We have all heard about the computer cloud. And of course most of us use it on a daily basis to store data, run software applications, and work collaboratively. Use of a computer cloud means that an individual computer user can have a machine that is very lean in terms of its hardware capabilities, because the user can now access resources on demand from the cloud, at a pay-per-use kind of model. This creates efficiency at all levels: the individual user can have lean hardware; business and companies can work with limited IT infrastructure; and large cloud service providers can offer best-of-cloud solutions, built at scale, at a very nominal. Covid has now created an opportunity for another kind of cloud-economy: The Human Cloud
Covid has taught us that to run a business or to get work done, it is no longer necessary for everyone in the work-chain to be sitting in one office or at one physical location. Team members, sitting at different physical locations, can collaborate using tools and processes, and deliver an outcome quite similar to the one, if they were all sitting together. And this seems to be across all kinds of business processes that get delivered via an office set-up. If that is true, then it is obviously no longer necessary to hire talent for a “physical location”. One can hire talent from anywhere in the country (or the world) and these physically dispersed teams can perform the business function. Similarly, for an employee, it is no longer necessary to find an employer that is within commute distance of his home. The entire world is now his job market.
In this new labour-economy where physical locations are irrelevant, the only thing that will matter will be a person’s ability, and what does one expect to be compensated for that ability. This is the new “Human Cloud”. Think of this cloud as a vast talent pool, and companies are able to plug into this pool, pretty much on-demand and draw out absolutely relevant talent for the right price. The person providing the service gets market value for his abilities, no longer constrained with physical geography.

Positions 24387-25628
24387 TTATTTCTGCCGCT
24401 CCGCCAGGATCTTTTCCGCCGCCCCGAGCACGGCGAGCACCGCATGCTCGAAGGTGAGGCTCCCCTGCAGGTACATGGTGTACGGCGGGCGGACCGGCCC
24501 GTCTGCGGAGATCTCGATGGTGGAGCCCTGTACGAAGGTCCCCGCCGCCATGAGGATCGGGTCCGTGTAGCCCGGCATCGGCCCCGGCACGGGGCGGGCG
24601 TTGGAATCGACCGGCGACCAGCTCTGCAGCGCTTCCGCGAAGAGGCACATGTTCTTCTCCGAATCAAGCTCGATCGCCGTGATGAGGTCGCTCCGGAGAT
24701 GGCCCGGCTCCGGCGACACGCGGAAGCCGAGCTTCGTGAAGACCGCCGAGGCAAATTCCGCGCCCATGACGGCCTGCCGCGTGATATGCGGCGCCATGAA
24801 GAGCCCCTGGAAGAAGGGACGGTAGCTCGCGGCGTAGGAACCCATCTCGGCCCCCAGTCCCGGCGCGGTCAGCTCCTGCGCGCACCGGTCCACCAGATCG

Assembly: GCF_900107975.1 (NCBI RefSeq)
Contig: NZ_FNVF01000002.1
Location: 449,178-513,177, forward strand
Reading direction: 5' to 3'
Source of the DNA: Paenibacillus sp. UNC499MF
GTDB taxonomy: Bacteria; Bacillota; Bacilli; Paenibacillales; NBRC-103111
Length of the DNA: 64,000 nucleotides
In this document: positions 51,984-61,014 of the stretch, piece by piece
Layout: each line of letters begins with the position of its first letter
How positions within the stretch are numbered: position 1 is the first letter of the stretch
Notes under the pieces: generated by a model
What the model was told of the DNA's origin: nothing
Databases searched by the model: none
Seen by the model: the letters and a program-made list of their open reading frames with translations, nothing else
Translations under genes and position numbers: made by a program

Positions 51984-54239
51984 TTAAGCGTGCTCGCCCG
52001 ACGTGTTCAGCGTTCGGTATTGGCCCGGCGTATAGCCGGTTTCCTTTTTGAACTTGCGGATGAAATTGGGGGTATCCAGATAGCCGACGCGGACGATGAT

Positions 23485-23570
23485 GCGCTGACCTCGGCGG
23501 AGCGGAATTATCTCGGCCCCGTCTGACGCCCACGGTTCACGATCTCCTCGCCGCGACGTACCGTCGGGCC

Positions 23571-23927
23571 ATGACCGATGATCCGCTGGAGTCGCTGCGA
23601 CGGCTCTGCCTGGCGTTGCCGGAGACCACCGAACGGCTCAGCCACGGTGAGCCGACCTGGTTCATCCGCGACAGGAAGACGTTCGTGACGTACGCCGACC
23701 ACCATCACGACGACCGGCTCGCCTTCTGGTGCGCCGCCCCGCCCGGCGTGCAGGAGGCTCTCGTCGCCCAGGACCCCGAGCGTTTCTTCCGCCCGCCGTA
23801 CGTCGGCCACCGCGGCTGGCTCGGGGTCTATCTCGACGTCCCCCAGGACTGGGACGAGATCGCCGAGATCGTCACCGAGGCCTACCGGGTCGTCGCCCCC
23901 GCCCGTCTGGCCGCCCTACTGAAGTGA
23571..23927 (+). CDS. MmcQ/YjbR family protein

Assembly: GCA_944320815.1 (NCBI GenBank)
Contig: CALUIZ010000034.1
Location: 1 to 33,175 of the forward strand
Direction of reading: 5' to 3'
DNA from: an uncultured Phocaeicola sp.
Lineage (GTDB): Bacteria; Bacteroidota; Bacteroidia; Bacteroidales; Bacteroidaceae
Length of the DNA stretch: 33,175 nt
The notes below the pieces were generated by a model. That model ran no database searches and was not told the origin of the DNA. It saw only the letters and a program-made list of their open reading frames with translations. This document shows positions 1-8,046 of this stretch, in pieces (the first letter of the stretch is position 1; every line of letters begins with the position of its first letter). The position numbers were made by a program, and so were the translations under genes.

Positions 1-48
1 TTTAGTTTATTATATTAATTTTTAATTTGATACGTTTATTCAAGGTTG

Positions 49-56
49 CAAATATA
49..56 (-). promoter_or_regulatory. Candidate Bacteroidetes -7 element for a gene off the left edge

Some of the implications of this Human Cloud are:
Over the years, we have seen business process outsourcing move from high cost western countries to low cost Asian countries. We will now see the same phenomena happening, say within a country like India. Work will move from places like Mumbai and Delhi, to relatively low-cost towns and cities. This will bring in employment opportunities and prosperity to these towns and cities.
Companies will start working with a ‘lean staffing’ model. Since there is now talent available on demand due to the Human cloud, companies will hire only key resources on their payroll. And for all other tasks hire people on-demand as per business needs and requirements, from the cloud. And once the job is done, let go of these resources, thereby reducing the need for benches and bringing greater business efficiency.
Finally, the world becomes one large integrated job market. Just like when you put data on a cloud, you don’t really care about the physical location of the cloud, similarly when you hire people, geographical and national boundaries will also become irrelevant.
In summation, the Human Cloud will remove locational-constraints, thereby benefiting both employers and job-seekers. Job seekers will get better remuneration for their abilities. And employers will get access to a much wider and vaster talent pool.